The haplosporidian parasite Haplosporidium nelsoni, popularly known as MSX disease, has caused extensive epizootics of the eastern oyster, Crassostrea virginica, along the middle Atlantic coast of the United States, especially in Delaware Bay and Chesapeake Bay (Andrews, 1968; Farley, 1975; Ford and Haskin, 1982, Haskin and Andrews, 1988).
The pathogen was first observed in 1957 during unprecedented, large-scale epizootics in oysters in Delaware Bay (Haskin et al., 1966). Similar oyster mortality attributable to H. nelsoni began in the lower Chesapeake Bay in 1959 (Andrews and Wood, 1967). Within two years more than 90% of the oysters growing in high salinity areas in the two Bays were killed (Andrews, 1980).
The pathogen is now present along the Atlantic coast from Maine to Florida, although significant oyster mortality attributable to H. nelsoni occurs primarily in high salinity portions of middle Atlantic estuaries. Neither the abundance nor the virulence of H. nelsoni have abated since 1959 in the lower Chesapeake Bay. During the years 1992-95, maximum annual prevalences of H. nelsoni in oysters in this region ranged from 88 to 92% and are the highest values recorded in the 34-year continuous monitoring record (Burreson, 1993; Burreson & Calvo, 1994; Ragone Calvo & Burreson, 1995, 1996).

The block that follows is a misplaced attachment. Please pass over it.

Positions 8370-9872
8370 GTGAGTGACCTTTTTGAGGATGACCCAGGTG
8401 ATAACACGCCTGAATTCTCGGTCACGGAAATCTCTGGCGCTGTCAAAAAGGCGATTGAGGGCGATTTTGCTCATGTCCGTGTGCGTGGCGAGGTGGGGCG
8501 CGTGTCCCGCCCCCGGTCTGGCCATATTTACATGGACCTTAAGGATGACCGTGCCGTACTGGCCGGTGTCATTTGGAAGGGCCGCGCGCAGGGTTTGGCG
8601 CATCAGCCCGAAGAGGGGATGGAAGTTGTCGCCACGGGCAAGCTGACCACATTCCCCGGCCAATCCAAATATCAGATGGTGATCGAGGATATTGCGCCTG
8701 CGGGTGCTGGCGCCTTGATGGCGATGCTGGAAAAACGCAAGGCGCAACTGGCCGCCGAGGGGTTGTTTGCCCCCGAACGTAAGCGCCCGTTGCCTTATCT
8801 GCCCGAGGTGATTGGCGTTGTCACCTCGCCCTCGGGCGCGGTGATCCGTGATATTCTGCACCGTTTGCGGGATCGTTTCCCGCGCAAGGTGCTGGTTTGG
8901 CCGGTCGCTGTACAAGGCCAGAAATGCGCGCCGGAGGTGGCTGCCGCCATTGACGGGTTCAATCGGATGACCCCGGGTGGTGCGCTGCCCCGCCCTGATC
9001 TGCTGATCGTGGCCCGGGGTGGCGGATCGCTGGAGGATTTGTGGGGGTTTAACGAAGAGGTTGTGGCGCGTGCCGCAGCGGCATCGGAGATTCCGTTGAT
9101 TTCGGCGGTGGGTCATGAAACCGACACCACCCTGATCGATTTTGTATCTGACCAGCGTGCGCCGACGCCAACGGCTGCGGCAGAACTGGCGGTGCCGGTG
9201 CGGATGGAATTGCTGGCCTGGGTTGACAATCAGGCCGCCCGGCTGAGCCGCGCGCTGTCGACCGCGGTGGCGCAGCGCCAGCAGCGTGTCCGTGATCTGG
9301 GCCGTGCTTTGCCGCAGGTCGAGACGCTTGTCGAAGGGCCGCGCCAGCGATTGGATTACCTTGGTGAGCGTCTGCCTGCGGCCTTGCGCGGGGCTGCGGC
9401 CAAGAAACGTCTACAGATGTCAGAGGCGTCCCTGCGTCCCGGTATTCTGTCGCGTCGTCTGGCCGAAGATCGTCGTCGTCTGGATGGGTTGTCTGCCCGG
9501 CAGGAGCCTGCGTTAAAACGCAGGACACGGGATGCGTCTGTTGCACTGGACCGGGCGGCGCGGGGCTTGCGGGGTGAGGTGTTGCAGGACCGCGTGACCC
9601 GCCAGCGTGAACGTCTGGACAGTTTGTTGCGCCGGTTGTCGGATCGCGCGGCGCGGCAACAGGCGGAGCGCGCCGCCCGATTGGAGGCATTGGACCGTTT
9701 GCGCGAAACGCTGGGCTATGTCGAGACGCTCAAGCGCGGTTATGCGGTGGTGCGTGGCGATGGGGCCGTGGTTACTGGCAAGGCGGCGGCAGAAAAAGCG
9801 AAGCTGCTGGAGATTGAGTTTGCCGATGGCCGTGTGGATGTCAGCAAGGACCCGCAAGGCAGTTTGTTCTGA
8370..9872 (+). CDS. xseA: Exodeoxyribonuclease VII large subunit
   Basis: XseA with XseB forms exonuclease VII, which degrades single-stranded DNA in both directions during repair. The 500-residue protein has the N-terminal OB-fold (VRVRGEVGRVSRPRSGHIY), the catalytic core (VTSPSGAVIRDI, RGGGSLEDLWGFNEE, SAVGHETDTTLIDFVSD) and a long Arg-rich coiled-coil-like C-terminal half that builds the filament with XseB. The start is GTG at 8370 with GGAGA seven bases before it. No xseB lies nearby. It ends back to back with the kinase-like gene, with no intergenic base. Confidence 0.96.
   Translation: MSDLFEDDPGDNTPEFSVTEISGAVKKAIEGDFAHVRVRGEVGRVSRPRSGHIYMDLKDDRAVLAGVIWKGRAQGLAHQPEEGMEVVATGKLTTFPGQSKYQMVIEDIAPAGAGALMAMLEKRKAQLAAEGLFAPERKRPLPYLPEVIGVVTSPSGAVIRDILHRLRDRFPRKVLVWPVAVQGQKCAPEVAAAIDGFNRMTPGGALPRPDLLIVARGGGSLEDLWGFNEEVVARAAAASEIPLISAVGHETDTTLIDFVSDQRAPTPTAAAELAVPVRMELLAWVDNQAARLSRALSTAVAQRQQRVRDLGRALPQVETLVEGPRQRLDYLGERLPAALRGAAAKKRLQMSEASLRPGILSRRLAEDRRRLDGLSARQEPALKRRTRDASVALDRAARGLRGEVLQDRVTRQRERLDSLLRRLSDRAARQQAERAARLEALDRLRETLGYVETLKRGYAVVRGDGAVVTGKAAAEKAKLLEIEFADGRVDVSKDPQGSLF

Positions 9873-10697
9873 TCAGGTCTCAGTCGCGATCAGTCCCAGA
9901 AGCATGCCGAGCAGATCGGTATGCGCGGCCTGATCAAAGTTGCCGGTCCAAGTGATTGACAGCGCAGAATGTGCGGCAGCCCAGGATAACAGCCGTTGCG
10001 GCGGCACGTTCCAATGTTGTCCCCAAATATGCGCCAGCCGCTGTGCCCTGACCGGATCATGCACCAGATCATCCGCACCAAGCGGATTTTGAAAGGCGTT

The continuing presence and virulence of the pathogen has prevented recovery of oyster populations in the lower Chesapeake Bay and has limited development of extensive oyster aquaculture.

The reason for the sudden, unprecedented epizootics of H. nelsoni in Delaware Bay and Chesapeake Bay in the late 1950s is unknown. Hypotheses have been advanced that H. nelsoni is endemic in C. virginica in high salinity waters along the mid-Atlantic coast and that a pathogenic race developedby mutation or hybridization (Andrews, 1968) or that the parasite became more pathogenic after transfer to lower salinity in mid-Atlantic estuaries (Ford, 1992). There has also been speculation that H. nelsoni was introduced with exotic oysters (Rosenfield and Kern, 1979, Andrews, 1980).

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